Over the years, Dynasty has sustained a strong financial performance and generated excellent returns for its shareholders. On 26 January 2005, Dynasty was successfully listed on the Main Board of The Stock Exchange of Hong Kong Limited with the stock code 828. Having strong support from our major shareholders – Tianjin Development Holdings Ltd. (882) and Remy Cointreau, Dynasty keeps on providing all consumer strata high quality and “excellent value for money” wines. With enhanced facilities and continual marketing efforts, Dynasty is well positioned to capture the robust growth potential of the Chinese wine market. We will build a stronger Dynasty for the future of all our stakeholders.

First, allow me to describe the label. Underneath a sketch of vineyards (presumably those of Dynasty), reads the line, in English, “This wine is made from red grape varieties.” That does not give much information, as the wine is obviously red and made from grapes. Underneath that is the description, in Chinese (translated into English by me), “Dynasty Company Dry Red Wine.” Finally underneath is the phrase, “Produce of China” in English. There is no vintage on the label. The wine contains 11.5% ABV. I paid 43RMB for this wine, which translates to about 7USD. The following are my tasting notes.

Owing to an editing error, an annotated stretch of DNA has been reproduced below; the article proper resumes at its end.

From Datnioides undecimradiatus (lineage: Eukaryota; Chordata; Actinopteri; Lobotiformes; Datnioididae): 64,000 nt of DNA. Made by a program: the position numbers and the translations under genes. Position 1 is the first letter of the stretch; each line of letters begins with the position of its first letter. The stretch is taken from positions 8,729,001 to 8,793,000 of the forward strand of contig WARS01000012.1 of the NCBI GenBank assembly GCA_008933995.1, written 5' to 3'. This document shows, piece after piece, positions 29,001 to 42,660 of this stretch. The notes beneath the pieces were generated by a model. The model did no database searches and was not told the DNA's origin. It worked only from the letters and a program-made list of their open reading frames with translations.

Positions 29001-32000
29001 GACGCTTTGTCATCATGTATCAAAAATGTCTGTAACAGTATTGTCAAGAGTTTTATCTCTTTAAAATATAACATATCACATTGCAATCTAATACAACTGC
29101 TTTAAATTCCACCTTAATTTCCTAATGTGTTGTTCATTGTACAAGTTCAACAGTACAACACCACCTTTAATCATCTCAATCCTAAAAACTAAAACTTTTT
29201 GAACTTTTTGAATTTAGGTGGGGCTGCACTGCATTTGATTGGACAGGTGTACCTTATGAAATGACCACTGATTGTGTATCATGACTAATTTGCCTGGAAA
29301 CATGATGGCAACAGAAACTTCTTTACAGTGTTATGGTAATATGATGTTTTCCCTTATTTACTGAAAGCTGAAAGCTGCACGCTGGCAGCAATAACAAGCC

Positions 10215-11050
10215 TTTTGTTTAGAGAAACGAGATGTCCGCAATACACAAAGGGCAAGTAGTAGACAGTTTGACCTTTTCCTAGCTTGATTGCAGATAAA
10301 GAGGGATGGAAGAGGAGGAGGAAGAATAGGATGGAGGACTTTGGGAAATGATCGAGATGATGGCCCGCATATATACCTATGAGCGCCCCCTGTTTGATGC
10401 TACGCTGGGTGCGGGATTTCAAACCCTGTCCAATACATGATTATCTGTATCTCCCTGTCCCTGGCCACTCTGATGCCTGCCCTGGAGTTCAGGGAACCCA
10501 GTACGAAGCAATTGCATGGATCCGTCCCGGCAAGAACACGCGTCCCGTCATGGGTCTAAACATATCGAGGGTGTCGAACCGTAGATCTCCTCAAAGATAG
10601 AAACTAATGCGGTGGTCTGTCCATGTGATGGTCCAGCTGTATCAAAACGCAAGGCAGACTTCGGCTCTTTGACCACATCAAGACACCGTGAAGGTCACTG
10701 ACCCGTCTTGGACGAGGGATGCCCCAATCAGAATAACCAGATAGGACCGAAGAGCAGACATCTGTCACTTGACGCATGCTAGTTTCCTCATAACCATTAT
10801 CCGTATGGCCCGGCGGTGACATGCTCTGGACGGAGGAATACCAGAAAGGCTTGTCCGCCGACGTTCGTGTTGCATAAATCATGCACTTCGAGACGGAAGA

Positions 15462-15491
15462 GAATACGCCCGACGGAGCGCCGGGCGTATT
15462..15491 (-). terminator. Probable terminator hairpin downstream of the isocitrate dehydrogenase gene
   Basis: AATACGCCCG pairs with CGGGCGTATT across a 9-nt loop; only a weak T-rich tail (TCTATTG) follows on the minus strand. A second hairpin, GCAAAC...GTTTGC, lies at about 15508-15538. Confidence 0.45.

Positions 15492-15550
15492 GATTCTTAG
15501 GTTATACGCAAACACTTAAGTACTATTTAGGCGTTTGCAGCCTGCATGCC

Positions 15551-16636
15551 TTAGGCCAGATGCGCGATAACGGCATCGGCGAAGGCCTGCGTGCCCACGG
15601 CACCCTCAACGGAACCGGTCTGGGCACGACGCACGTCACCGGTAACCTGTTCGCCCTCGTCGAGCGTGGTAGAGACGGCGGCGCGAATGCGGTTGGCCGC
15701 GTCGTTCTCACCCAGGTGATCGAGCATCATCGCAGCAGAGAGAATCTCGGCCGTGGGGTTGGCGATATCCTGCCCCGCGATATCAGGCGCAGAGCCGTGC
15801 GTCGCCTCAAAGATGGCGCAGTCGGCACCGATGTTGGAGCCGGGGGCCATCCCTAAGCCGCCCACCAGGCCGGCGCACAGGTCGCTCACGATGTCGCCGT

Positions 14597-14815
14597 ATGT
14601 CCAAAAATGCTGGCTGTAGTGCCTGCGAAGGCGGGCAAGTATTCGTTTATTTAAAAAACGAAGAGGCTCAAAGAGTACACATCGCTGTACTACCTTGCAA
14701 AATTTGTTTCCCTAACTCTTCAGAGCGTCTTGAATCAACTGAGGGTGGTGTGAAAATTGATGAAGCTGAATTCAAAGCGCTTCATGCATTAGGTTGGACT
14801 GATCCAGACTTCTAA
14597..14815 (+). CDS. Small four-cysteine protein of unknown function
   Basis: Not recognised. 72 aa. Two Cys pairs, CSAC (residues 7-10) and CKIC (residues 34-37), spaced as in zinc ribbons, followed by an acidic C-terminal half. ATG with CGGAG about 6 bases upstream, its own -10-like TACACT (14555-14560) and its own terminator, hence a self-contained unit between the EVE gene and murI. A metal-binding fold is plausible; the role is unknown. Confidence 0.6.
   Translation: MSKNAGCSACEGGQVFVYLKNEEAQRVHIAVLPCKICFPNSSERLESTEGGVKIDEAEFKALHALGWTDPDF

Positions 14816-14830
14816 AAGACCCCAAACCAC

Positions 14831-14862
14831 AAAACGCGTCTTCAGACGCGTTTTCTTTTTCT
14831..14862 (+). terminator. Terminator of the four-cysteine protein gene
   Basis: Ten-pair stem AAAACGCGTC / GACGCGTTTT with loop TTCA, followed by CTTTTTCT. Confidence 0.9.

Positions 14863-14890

The wine is ruby garnet in color, with no hint of amber. It is a very dark purple, which seems to be the case with many Chinese red wines. The bouquet is soft, with subtle hints of raspberries, and a main scent of purple grapes. There is a hint of sweetness in the bouquet, which at first concerned me. However, this sweetness is only in the bouquet: the flavor itself is acceptably dry.

The mouthfeel is light and free of tannins for the most part. The flavor is clearly that of dark purple grapes, raspberry, and dark fruit. But what I found so refreshing and pleasant, is that it lacked any of the sulfite and sour flavor that I have experienced in other Chinese wines. In fact, the flavor was pleasantly pure and soft. While I personally prefer a very strong-flavored wine (my favorite wine  is Torgiano of Italy), I must admit that the lack of the usually-unpleasant characteristics of Chinese wine more than made up for the light, pure flavor. In fact, it was delightful.

I would feel comfortable serving this wine to Western guests who are educated about wine.  I would pair it with a mild Swiss cheese, or with roasted chicken. The wine’s mild yet pleasing flavor would go well with any light, pleasant fare. To me, Dynasty red wine represents all that is hopeful about Chinese wine. It is forward-looking, in that it appeals to an international palate. It is reasonably priced, and a decent value. And if you look at their website, it seems clear that the company is interested in producing high-quality wines.

Tags: Chang Yu China Chinese Wine Food Ergo Love Great Wall Matt Miller Wine